dresses. That makes me use people in a completely different way. If everybody is dressed the same way, whether it’s all in suits or all in dresses, no matter who they are, it changes a lot of what you see and how you see it. It’s very detailed, very complex and very loud, and also very busy and very fast. So you’re looking at patterns and shapes more than you are the sex of the person dancing.’ The inspiration for Precious is alchemy, the transmutation of base metals into gold. Progressing through four sections identified by colour black, white, red and gold the show


is topped and tailed by the two companies dancing together, while in the two middle A pieces they dance alone. ‘I think that if you’re m not using words. it’s really hard to describe in

terms of stories, narrative and characters,’ says -

Anderson. explaining that while alchemy was T H E , S her starting point, it isn’t necessary to have an _ __ _ . "Uderstamfing 0f the finer POMS 0f chemistry (III) ll K 81‘ R I": I'll EDI N BURCH EH8 9J0 to appreciate the show. ‘Dance is not a verbal '1‘ [g Hg Hun; H ()3 1 “663 3456

art form. It’s like music. Perhaps in music you’ll have a sense of where it’s going, its

development and some kind of satisfying

ending. but it’s not necessarily a story per se.

Within each section there’s a progression and a different idea that’s developed, and the whole 5' N c R show itself is a journey so it does feel like

you’re going somewhere, like there is some


With this piece, Anderson has accepted, embraced and pushed forward her penchant for s H M extreme stylisation; the mannered, flat-looking work that once she tried to escape, is now too funny for her to resist. Her choreography has always been praised for its attention to detail, but now that detail has become even more concentrated. ‘In one section l’ve chucked out anything that’s not to do with tiny movement,’ she explains, acknowledging the terrific strain this puts on the dancers. ‘lt’s just layered, concentrated, tiny, tiny things which have the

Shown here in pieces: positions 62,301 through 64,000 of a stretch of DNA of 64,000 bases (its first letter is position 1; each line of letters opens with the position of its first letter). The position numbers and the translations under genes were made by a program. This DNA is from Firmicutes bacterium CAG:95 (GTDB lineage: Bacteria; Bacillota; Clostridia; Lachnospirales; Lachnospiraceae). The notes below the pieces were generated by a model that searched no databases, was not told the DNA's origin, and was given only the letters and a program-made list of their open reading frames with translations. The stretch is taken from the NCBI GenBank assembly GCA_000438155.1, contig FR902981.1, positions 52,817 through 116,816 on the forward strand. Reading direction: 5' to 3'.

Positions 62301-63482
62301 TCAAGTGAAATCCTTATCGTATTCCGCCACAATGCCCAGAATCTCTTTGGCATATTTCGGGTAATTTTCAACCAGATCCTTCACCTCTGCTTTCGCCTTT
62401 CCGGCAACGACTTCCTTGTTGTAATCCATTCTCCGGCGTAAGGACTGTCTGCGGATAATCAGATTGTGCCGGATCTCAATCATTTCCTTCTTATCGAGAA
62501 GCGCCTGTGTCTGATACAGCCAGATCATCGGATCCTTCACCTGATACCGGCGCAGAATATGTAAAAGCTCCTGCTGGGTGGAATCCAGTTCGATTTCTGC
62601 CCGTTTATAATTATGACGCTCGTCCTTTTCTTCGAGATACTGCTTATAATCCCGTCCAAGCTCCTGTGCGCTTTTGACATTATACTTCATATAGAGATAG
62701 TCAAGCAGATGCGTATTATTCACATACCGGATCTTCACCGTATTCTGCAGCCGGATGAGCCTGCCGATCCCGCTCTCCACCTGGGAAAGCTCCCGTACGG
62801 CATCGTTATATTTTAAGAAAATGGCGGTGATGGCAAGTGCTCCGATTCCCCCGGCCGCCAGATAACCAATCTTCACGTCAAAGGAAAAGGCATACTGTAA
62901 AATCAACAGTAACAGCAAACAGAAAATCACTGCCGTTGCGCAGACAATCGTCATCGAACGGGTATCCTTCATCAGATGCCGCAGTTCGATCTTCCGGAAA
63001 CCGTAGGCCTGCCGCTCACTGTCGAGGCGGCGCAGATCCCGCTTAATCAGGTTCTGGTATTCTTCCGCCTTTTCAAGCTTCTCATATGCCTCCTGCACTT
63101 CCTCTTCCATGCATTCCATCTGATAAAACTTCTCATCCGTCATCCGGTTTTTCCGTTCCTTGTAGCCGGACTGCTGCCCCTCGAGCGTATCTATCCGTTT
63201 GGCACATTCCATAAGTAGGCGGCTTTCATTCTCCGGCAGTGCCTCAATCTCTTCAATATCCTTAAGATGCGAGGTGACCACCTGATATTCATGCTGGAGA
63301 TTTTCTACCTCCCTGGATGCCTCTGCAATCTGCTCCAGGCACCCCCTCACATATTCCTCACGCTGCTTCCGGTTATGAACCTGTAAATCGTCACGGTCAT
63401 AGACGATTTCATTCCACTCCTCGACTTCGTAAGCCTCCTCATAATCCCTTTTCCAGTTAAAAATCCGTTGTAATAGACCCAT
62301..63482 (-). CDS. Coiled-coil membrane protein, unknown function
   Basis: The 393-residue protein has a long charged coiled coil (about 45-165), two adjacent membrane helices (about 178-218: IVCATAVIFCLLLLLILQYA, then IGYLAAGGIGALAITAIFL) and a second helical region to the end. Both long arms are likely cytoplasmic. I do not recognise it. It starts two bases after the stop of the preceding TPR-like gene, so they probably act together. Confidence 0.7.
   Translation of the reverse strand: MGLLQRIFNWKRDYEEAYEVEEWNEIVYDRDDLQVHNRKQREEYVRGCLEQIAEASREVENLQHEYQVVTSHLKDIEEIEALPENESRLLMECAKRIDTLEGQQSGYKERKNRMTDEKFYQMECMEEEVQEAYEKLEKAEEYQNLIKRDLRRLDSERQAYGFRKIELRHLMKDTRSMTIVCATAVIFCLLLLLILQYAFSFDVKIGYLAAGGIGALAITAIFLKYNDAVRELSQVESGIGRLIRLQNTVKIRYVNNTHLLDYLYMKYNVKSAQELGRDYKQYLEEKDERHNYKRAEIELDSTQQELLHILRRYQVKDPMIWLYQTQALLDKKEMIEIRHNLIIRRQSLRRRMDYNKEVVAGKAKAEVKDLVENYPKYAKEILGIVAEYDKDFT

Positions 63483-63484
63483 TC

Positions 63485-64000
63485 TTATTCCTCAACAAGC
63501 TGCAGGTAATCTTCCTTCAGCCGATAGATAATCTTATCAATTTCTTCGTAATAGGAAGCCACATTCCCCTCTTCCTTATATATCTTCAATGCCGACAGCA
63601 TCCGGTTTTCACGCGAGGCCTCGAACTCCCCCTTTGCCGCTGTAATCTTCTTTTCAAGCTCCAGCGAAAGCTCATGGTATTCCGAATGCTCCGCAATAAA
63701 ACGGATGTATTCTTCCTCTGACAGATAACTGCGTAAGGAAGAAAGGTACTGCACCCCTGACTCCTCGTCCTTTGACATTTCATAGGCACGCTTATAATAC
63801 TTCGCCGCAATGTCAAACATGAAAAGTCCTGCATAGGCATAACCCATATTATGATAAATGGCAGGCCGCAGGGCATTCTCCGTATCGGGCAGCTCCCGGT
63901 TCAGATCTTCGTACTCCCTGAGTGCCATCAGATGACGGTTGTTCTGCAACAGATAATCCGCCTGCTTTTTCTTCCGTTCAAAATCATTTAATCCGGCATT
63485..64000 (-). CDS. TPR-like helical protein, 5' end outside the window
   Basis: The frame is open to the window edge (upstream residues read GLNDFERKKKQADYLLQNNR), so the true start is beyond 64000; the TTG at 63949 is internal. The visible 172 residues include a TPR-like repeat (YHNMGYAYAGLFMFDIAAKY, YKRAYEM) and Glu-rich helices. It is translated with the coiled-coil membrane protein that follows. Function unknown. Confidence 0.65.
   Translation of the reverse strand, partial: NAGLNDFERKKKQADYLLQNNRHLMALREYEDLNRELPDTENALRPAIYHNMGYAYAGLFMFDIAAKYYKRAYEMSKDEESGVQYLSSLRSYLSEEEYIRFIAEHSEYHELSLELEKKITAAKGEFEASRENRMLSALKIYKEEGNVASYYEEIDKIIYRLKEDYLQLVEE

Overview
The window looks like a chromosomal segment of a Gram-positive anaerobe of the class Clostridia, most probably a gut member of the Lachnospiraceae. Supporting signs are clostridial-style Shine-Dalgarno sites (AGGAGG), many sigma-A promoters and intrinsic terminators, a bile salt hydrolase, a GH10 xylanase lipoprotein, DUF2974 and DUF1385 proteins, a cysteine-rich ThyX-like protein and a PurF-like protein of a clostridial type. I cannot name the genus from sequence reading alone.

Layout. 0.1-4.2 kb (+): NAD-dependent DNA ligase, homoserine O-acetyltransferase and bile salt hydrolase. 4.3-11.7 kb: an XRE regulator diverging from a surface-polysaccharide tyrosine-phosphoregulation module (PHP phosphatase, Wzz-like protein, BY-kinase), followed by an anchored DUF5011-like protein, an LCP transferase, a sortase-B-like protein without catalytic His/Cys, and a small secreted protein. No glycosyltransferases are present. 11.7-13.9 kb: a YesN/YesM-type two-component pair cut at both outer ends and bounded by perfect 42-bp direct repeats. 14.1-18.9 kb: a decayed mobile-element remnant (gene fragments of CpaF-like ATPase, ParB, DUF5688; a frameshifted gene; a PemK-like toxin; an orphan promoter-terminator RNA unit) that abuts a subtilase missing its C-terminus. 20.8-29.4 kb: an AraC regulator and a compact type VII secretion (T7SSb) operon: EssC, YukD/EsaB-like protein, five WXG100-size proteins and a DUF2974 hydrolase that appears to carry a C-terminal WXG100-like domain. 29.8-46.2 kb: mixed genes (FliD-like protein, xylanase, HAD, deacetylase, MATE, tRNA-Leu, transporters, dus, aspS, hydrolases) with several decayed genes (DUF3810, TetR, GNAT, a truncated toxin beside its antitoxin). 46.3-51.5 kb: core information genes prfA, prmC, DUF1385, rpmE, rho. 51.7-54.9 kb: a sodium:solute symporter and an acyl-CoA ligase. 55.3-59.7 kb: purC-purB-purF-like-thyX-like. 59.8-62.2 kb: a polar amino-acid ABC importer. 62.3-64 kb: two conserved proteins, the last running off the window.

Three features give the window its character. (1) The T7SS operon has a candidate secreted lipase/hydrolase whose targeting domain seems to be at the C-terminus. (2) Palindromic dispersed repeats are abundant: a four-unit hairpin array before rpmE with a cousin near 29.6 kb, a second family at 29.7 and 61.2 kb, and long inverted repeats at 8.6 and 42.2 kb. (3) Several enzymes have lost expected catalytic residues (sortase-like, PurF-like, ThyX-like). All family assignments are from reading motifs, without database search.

effect of thinking that either you’re mad or POWER BEYOND BELIEF

‘Dance has got this aura of ditflcultness, that it’s a serious art and it’s not going to

be very pleasant - and usually it isn’t.’ Thursday 2

But for all her meticulous, precisely-crafted work. Anderson remains committed to the idea m

of dance being a dynamic, popular form. She’s o o

enthusiastic about the new audiences that .' S televrsion can attract citing her own Tights, Camera, Action! as a prime example and is all for dance companies flirting with the glossy magazines for publicity. Dance, she says, is merely designed movement, be it the R0 al ' Ballet or a movie car chase. ‘I have a pas)sion for dance,’ she declares. ‘I think it’s an

incredibly moving and powerful medium and I and I

get really frustrated because whenever I go to dance performances in London it’s always the 7. m

same people there. Where’s everyone else . that’s interested in what’s going on and new ( . ) work? They should be here, but they’re not, because dance has got this aura of difficultness, that it’s a serious art and it’s not going to be very pleasant and usually it isn’t. I get

frustrated when I see work around me that I ° 'I

find boring or tedious because it gives dance a l’ a b fr

bad name and dance has so much potential. I i ' " ' .3

want to make dance that I would like to see.’ ~ 5

Precious, Tramway, Glasgow, Wed 17—50! 20 3 I' i .l I

M ) ' or. g

The List ll —25 March l99311